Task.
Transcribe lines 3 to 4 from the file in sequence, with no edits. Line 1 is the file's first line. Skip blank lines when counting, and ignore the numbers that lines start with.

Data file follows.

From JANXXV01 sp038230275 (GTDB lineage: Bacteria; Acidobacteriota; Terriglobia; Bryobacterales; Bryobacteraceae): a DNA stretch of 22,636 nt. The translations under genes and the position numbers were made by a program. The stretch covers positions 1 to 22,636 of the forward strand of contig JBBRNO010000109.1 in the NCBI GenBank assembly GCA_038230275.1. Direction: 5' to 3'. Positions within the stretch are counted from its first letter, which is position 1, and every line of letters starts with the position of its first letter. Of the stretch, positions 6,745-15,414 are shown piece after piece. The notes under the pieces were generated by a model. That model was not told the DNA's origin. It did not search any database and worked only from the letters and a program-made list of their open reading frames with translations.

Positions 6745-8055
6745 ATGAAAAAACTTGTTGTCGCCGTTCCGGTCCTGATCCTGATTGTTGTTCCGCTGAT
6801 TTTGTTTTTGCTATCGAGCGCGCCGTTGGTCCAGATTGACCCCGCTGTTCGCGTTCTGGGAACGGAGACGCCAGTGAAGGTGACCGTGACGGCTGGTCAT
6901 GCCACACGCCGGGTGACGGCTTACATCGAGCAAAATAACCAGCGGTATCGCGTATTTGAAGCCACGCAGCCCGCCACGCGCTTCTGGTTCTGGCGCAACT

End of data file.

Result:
6745 ATGAAAAAACTTGTTGTCGCCGTTCCGGTCCTGATCCTGATTGTTGTTCCGCTGAT
6801 TTTGTTTTTGCTATCGAGCGCGCCGTTGGTCCAGATTGACCCCGCTGTTCGCGTTCTGGGAACGGAGACGCCAGTGAAGGTGACCGTGACGGCTGGTCAT